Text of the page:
(b)   What is the period of the motion? Answer this question first graphically (by reading the period from the graph) and then analytically (by finding the period using ω0).

(c)   We say that the mass comes to rest if, after a certain time, the position of the mass remains within an arbitrary small distance from the equilibrium position. Will the mass ever come to rest? Why?


 

 
 

 

#c2011 Stefania Tracogna, SoMSS, ASU

 
MATLAB sessions:  Laboratory 5

 


 

(d)   What is the amplitude of the oscillations for y?

(e)   What is the maximum velocity (in magnitude) attained by the mass, and when is it attained? Make sure you give all the t-values at which the velocity is maximum and the corresponding

maximum value. The t-values can be determined by magnifying the MATLAB figure using the magnify button , and by using the periodicity of the velocity function.

 

(f ) How does the size of the mass m and the stiffness k of the spring affect the motion? Support your answer first with a theoretical analysis on how ω0 – and therefore the period of the oscillation – is related to m and k, and then graphically by running LAB05ex1.m first with m = 5 and k = 4 and then with m = 1 and k = 16. Include the corresponding graphs.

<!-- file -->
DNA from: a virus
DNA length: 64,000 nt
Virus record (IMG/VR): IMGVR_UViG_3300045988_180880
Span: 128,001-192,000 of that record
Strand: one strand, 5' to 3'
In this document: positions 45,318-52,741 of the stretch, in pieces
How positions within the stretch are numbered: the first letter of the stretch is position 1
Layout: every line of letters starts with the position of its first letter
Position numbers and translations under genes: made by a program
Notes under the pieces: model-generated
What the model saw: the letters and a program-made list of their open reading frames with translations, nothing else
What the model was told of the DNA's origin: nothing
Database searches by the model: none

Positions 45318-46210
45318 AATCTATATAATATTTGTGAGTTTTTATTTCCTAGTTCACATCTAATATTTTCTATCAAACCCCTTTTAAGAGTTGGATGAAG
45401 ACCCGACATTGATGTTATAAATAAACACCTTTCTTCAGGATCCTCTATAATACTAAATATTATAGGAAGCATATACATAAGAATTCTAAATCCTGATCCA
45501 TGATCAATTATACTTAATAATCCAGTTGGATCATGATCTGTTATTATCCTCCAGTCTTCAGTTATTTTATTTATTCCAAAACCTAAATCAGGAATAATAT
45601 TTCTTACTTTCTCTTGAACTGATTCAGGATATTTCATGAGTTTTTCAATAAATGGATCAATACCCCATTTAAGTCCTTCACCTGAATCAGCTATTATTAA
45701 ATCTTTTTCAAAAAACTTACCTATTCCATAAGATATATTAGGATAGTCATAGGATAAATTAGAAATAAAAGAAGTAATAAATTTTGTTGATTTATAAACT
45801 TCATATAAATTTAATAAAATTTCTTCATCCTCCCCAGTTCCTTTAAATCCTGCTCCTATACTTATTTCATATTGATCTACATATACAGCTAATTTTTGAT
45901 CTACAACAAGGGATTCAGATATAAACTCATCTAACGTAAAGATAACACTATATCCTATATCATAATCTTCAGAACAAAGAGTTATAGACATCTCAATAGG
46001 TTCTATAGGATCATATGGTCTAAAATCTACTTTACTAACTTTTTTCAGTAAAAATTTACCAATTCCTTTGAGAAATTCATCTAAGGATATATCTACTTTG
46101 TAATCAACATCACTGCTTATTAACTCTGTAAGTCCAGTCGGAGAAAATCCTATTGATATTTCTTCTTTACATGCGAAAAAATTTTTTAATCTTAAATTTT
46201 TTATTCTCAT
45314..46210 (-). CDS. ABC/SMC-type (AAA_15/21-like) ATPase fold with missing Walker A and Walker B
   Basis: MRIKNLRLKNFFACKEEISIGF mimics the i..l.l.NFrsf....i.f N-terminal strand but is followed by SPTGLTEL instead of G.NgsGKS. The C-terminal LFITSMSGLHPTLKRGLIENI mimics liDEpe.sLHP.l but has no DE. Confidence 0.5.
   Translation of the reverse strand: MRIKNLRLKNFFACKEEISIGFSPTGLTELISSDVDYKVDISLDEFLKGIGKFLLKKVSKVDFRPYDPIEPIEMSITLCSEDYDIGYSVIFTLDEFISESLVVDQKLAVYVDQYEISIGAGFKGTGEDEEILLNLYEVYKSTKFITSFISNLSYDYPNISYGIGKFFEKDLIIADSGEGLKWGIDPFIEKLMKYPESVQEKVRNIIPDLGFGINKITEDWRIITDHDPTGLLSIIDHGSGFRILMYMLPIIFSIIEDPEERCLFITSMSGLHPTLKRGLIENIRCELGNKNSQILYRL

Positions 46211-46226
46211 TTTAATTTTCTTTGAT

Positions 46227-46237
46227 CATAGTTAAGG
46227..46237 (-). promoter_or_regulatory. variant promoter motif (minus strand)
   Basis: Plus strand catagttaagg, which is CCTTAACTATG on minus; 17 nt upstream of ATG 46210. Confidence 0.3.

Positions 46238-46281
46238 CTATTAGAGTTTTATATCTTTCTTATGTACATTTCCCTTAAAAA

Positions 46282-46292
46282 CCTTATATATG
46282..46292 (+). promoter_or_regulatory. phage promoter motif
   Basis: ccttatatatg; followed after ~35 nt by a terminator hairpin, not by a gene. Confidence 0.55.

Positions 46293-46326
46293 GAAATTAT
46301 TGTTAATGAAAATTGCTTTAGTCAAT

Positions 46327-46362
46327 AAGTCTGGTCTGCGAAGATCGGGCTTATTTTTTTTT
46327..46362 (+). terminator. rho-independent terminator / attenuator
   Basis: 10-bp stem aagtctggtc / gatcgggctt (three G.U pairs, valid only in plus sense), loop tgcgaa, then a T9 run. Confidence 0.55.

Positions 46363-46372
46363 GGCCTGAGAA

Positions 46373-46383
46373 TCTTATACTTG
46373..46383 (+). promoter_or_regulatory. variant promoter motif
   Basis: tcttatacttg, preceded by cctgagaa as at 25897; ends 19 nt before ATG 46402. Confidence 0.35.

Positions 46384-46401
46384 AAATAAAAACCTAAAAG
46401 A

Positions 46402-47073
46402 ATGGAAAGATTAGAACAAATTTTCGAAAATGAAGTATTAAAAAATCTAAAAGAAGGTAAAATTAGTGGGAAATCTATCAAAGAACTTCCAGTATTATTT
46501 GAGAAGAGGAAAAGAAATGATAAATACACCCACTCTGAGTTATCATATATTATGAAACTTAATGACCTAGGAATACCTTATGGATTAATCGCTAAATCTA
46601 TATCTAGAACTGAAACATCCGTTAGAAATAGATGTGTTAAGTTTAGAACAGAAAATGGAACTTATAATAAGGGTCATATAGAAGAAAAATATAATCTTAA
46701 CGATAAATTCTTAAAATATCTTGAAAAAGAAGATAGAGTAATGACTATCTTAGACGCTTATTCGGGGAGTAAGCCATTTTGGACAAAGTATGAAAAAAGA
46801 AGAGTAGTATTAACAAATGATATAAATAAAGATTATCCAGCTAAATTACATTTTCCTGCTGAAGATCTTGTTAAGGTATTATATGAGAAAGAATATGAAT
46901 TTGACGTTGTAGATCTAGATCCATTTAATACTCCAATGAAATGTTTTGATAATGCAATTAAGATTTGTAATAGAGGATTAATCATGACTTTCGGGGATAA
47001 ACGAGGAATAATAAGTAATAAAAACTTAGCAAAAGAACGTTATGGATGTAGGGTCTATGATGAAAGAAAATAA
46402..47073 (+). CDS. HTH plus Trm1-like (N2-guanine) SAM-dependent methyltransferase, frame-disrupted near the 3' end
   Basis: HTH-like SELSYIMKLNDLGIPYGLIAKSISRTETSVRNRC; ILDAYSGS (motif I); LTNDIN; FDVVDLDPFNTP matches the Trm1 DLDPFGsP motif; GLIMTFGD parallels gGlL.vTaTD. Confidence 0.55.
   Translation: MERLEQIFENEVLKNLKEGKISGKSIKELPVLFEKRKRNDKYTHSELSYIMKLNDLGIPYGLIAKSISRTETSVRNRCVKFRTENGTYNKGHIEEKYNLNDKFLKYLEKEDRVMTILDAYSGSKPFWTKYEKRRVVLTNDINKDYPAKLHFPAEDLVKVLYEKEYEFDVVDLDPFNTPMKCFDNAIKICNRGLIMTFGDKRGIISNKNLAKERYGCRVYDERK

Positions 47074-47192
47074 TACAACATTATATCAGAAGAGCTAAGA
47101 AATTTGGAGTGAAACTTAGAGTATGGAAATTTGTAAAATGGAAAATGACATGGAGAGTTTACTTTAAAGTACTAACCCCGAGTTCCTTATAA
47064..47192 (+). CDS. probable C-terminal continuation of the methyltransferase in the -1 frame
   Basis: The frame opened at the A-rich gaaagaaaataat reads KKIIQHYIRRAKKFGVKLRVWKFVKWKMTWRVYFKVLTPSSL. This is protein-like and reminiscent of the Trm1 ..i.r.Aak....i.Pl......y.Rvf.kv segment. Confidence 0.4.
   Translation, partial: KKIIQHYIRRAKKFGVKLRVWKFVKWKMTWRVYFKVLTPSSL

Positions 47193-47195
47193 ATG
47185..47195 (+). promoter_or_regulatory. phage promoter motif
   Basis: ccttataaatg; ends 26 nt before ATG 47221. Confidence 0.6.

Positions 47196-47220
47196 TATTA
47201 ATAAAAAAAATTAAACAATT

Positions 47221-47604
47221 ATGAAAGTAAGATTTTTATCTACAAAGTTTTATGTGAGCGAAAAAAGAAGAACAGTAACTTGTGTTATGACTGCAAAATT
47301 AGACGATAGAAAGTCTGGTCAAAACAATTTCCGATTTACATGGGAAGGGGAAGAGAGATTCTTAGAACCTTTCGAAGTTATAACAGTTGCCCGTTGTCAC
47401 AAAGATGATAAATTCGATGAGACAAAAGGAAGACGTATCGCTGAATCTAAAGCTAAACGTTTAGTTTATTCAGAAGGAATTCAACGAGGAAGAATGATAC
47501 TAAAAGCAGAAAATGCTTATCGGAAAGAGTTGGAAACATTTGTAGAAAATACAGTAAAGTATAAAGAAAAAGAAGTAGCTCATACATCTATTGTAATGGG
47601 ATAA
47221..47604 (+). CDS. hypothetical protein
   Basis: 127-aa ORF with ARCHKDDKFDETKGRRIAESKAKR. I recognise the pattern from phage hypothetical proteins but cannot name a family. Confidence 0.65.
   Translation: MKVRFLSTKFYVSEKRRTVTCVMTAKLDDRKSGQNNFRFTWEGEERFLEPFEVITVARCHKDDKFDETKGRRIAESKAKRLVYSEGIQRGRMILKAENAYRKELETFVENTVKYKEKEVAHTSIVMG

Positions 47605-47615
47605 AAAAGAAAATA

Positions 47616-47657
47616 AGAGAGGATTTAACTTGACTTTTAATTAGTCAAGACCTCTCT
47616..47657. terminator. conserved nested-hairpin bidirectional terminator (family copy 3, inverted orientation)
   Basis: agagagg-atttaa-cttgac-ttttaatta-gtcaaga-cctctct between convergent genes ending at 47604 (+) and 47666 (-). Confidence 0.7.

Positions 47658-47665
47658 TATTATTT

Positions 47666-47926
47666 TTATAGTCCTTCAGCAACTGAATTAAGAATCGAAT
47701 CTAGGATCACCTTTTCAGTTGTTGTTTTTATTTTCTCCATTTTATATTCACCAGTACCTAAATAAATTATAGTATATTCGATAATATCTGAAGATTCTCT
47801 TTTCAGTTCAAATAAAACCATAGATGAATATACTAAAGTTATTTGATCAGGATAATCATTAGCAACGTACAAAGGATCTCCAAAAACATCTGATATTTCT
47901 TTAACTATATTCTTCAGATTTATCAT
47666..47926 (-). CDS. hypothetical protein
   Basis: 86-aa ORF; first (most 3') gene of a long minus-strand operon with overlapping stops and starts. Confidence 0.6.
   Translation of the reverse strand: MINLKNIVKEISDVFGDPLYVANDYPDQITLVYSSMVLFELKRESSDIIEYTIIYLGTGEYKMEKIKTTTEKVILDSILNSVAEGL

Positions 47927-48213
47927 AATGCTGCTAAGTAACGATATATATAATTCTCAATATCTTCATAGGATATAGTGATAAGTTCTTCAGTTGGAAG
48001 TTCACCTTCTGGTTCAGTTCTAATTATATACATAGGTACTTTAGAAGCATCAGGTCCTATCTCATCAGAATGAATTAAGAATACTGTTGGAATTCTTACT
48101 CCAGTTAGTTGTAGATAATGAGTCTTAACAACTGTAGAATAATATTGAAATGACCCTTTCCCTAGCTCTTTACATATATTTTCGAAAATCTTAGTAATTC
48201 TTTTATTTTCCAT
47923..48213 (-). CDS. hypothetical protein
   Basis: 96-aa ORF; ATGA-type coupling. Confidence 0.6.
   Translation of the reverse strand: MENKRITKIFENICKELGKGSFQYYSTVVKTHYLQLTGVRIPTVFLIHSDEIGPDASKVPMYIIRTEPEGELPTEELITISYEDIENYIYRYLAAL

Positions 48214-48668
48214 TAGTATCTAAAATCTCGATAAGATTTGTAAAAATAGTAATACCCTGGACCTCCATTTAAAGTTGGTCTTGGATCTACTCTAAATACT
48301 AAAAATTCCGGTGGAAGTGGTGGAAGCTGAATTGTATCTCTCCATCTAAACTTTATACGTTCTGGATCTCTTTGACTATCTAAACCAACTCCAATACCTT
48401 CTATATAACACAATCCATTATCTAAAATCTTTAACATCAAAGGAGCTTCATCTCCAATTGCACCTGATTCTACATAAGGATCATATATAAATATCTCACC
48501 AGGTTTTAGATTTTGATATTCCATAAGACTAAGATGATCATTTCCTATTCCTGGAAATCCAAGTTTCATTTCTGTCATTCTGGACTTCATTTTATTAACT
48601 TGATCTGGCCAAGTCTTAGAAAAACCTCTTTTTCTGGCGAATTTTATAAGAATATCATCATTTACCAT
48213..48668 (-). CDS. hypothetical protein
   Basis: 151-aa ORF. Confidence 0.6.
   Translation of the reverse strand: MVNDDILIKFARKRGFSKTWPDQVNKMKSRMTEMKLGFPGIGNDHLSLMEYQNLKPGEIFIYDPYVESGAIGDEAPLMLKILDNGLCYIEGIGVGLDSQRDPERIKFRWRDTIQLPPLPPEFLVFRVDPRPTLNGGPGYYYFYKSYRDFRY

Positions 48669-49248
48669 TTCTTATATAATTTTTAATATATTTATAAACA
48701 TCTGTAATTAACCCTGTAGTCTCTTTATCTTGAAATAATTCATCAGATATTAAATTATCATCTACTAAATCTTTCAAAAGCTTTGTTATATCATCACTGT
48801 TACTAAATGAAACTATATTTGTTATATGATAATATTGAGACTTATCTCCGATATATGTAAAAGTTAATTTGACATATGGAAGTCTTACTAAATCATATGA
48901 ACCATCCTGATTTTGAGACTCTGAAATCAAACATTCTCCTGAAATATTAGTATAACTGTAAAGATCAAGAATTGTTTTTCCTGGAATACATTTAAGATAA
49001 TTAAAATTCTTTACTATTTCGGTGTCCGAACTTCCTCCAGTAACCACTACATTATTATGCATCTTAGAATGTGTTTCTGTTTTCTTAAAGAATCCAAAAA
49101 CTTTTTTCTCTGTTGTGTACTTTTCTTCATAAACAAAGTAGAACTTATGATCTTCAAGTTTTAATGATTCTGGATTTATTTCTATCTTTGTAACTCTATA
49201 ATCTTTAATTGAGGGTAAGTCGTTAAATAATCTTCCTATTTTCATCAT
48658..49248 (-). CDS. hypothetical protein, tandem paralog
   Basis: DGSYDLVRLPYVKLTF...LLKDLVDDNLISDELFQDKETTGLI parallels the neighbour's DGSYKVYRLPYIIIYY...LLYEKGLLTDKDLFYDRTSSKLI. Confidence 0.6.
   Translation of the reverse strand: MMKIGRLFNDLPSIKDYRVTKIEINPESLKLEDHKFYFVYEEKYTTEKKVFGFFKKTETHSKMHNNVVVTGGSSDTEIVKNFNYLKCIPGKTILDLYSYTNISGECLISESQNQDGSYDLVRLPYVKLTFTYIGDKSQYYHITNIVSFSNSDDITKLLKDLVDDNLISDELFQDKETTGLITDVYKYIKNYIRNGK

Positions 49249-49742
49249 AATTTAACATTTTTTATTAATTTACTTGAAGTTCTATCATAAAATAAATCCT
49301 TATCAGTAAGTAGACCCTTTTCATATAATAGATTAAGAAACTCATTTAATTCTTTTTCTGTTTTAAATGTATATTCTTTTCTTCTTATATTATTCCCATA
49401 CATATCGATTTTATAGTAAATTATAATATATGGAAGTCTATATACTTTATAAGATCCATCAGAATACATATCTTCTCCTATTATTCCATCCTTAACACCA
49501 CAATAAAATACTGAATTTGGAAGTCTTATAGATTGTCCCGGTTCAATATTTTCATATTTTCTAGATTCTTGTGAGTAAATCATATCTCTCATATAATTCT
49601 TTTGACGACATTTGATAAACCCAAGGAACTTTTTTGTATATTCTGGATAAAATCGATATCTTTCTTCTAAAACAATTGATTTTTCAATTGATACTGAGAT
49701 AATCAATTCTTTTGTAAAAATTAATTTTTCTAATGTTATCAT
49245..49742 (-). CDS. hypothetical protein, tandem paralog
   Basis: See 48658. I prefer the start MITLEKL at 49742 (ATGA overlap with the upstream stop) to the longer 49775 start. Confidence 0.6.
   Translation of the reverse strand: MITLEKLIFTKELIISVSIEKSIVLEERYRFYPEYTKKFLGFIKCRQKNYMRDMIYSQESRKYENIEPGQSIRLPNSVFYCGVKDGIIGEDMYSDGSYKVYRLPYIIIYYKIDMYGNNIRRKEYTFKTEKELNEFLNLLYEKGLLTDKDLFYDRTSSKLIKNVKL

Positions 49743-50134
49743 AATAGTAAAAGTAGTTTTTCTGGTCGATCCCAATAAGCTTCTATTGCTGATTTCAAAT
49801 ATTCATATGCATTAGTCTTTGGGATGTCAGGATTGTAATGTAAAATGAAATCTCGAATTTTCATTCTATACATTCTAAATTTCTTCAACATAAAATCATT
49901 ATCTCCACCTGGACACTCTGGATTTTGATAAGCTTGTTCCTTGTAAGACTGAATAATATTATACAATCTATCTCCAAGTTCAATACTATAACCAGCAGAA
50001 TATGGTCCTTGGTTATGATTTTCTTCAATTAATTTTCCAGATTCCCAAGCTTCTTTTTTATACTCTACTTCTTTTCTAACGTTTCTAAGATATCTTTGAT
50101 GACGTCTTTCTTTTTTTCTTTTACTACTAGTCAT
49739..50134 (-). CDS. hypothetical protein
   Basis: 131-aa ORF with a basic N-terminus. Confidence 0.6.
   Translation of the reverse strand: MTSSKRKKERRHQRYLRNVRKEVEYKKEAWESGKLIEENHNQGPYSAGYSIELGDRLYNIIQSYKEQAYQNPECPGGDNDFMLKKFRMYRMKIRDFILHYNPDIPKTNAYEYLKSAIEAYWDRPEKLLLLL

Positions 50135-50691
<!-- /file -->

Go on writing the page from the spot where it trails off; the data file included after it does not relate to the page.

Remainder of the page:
2.  The energy of the mass-spring system is given by the sum of the potential energy and kinetic energy. In absence of damping, the energy is conserved.

(a)   Plot the quantity E = 12 mv2 + 12 ky2 as a function of time. What do you observe? (pay close attention to the y-axis scale and, if necessary, use ylim to get a better graph). Does the graph confirm the fact that the energy is conserved?

(b)   Show analytically that  dEdt  = 0.(Note that this proves that the energy is constant).

(c)   Plot v vs y (phase plot). Does the curve ever get close to the origin? Why or why not? What does that mean for the mass-spring system?

Mass-Spring System with Damping